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Class Struggles in Northwest Denver

July 12, 2007

The Sun Flower Market opened a 28,000 ft ² store yesterday on 38 Ave just west of Tennyson in Northwest Denver on the site of the old `Elitch Gardens’ amusement park. The latter had `sold out’ – literally and figuratively – to the mega-amusement park `Six Flags’ company. The park had moved out of the old location to a new one nearer downtown and the Platte River, leaving the old site to those endearing pirannas, local developers. A local institution had bit the dust.

According to an informal survey taken by Nancy and Molly (wife and daughter), Sun Flower Market expected an opening day crowd of 14,000. By 2 pm an employee told them that 12,000 had already shopped there suggesting they would exceed their target. Who knows how many people finally walked through the doors of this `kind-of’ health food store in our neighborhood before the lights were turned out at 10 pm. The next day (today) the place was still packed and I could hardly find a parking space to check the place out.

Who knows how long this love affair will last, but it could very well be permanent . Although few mentioned it, this opening was about more than a new health food store opening, it was about a community coming together and in a very short time mobilizing and defeating one of the biggest companies in the world – Walmart – in its unsuccessful bid to build a beachhead in this part of town.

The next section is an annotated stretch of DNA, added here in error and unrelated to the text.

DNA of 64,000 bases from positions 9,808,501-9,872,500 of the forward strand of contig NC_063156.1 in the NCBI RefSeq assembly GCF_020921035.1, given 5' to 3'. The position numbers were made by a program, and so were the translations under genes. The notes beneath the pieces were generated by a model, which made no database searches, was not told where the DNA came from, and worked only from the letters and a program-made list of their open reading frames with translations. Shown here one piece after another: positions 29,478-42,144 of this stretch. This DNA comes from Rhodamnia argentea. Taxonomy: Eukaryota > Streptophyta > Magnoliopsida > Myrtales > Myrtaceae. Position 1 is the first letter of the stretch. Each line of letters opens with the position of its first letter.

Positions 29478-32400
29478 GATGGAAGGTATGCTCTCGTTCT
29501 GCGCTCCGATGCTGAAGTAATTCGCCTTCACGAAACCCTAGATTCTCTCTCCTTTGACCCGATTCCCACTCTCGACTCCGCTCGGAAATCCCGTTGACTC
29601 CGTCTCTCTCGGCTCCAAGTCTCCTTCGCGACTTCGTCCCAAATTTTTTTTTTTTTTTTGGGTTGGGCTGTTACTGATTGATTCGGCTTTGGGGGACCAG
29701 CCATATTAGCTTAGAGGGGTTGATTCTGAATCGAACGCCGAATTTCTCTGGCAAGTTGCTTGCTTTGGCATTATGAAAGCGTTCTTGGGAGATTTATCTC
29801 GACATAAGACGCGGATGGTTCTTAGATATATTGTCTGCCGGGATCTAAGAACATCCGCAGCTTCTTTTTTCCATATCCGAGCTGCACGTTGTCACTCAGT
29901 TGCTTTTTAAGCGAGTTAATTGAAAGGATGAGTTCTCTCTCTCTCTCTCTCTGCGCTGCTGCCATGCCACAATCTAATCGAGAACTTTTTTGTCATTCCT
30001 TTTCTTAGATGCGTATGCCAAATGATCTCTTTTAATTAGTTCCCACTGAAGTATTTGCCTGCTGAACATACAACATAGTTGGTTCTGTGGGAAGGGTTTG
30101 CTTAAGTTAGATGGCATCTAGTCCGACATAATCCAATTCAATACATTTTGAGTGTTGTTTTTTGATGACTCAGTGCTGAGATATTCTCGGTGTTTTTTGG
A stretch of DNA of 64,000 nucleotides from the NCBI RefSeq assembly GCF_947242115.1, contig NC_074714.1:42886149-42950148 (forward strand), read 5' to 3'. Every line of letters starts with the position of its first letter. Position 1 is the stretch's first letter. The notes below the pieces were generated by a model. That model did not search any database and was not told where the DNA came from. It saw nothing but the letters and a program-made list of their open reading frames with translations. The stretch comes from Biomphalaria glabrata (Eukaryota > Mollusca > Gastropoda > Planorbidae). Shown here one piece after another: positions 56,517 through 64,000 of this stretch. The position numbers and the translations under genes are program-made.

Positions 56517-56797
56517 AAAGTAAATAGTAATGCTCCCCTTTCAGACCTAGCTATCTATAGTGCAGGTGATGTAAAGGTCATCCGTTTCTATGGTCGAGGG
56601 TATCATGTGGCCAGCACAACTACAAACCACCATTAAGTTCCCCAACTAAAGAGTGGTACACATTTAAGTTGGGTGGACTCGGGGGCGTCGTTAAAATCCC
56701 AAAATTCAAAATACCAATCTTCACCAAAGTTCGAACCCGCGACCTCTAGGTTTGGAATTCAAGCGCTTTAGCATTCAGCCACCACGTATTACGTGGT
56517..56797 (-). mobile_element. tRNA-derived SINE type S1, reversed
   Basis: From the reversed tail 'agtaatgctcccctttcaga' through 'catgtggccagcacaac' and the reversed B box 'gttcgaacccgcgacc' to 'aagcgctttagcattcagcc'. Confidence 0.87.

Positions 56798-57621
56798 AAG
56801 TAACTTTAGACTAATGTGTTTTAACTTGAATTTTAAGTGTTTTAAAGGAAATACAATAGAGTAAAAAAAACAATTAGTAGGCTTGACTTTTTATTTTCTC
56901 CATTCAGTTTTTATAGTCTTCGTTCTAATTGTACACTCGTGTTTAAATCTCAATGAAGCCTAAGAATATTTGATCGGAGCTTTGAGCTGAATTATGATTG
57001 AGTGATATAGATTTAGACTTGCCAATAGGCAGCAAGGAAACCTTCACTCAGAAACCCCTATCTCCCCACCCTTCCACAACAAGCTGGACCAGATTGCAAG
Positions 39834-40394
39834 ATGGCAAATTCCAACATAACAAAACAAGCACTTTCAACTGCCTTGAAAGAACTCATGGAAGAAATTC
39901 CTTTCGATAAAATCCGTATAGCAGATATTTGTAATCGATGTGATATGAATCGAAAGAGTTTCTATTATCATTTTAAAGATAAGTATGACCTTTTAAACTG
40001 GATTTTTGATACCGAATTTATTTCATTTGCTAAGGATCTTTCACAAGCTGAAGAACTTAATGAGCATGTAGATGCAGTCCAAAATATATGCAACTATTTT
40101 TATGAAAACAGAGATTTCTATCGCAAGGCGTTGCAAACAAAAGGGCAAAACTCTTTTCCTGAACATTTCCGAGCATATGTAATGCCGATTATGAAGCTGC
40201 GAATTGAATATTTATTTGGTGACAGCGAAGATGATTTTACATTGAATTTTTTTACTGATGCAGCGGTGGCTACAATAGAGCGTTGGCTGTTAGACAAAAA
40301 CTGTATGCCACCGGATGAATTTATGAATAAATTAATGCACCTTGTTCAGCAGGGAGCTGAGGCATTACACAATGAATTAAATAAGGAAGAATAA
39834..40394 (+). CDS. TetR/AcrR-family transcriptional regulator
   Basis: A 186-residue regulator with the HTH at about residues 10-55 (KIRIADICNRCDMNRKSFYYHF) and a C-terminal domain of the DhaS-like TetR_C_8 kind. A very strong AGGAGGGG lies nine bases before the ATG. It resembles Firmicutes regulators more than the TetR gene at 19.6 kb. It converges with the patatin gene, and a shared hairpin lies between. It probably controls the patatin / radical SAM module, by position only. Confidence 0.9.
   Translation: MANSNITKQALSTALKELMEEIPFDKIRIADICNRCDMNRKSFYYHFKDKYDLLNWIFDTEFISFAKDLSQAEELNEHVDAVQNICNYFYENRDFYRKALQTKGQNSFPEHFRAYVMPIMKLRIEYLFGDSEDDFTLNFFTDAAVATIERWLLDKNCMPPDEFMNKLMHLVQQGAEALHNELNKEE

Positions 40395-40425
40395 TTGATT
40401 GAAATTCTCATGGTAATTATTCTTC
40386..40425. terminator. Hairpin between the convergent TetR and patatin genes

A notch up from Safeway and the Kroger-owned King Soopers, the Sun Flower Market is a small chain, this being only its 12th store nationally. It is a smaller alternative source of good food than Whole Foods and what appears to soon be its wholly owned subsidiary, Wild Oats. Whole Foods was offered the space but rejected the offer on the grounds that the neighborhood – a largely middle class/working class constituency presently being yuppified – would not bring in enough income to merit the project. Rejected by Whole Foods, as developer Chuck Perry tells the tale, he accepted an offer from Walmart who seemed anxious to build on the same spot.

The prospect of having a Walmart in the neighborhood was both depressing and electrifying. Nancy and I – neither of whom are fans of Walmart because of poor wages and exploitative labor policies in Third World countries, especially China – were less than thrilled to have one near us in the neighborhood where we have lived for more than thirty years. NW Denver is one of the most Democratic-Party areas in the state, with a historic constituency of Irish, Italian and Chicano Catholics and what used to be, along E. Colfax, a center of the Jewish Community (although some of all of these constituencies have moved to the suburbs – the Italians and the Irish to the west and north, the Jews predominantly to the more prosperous southeast).